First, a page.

In this transition towards the 3D cadastre, most countries have chosen to align themselves with the ISO 19152:12 Land Administration Domain Model (LADM) standard, which offers specifications to integrate all the concepts of the cadastral domain to be as open as possible for implementation in different scenarios [27
]. Moreover, according to some results, this standard can contribute to a more viable implementation of the 3D cadastre [28
]. In the different processes of 3D transition, an attempt is made to guarantee the security of property rights, as well as the proper registration and storage of cadastral objects [34
]. On the other hand, solutions are also being sought for the proper registration of both cadastral objects and the elements that are around them, including underground spatial objects, which need to be registered as a legal part of the space to define their responsibilities, rights, and restrictions (RRR) [35
Based on the research initiated by the Permanent Committee of Cadastre in Ibero-America (PCCI), this study is aimed at assessing the reality of cadastre in Ecuador, the diverse problems of cadastral information in the selected decentralized autonomous governments (DAGs), how administration organize their cadastral data, and the structure of their databases. A series of criteria is proposed to determine the level of development of the analyzed cadastral systems and the possibility of adapting them to an initial LADM country profile for the transition towards a 3D cadastre.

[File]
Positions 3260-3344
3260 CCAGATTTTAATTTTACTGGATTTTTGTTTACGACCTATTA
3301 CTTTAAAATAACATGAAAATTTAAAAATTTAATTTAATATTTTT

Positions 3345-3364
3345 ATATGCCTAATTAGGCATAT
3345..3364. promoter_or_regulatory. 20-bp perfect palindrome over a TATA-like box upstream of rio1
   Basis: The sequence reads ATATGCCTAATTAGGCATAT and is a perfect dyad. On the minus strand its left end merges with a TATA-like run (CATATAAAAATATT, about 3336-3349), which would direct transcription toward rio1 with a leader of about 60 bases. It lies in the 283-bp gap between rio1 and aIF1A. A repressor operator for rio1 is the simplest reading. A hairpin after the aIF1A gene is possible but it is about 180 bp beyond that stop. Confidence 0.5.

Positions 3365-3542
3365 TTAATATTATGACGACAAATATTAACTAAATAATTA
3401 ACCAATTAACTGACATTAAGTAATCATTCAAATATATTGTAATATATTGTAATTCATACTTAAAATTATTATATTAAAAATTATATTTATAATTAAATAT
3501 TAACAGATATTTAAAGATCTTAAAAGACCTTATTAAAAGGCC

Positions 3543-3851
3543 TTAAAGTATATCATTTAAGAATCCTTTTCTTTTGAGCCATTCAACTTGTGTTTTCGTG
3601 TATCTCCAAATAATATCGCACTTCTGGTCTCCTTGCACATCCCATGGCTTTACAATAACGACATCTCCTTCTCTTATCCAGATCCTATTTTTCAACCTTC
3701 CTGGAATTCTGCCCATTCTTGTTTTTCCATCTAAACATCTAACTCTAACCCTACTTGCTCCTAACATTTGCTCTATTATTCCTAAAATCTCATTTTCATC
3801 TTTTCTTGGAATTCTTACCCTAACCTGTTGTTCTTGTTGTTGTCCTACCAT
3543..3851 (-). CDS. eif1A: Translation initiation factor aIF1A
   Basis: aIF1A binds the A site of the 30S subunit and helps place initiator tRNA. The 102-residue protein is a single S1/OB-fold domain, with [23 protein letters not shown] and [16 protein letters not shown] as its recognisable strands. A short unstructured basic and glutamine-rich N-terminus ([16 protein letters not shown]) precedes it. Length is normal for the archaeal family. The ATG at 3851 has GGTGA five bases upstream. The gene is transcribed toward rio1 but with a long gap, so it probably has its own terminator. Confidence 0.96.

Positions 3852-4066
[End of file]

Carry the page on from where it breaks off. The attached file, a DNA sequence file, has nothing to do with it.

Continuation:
This research offers a reference contribution for determining the degree of proximity of the cadastral systems to the 3D cadastral model. By defining the cadastral aspects that need to be evaluated, the level of cadastral development in the country can be determined. Based on the previous analysis, being able to develop an initial LADM country profile will provide a vital contribution to the transition towards the 3D cadastre.
The article is organized as follows: Section 2
explains the current cadastral status of Ecuador. Section 3
then analyzes the characteristics of the cadastral components of the eight selected cadastral systems and defines the criteria to be applied to determine the different levels of cadastral development. Moreover, we propose an initial LADM country profile based on the previous analysis considering national and international regulations. Section 4
presents the results of the applied proposal and an initial Ecuadorian LADM country, which are then discussed in Section 5
, which also includes the general conclusions of this study.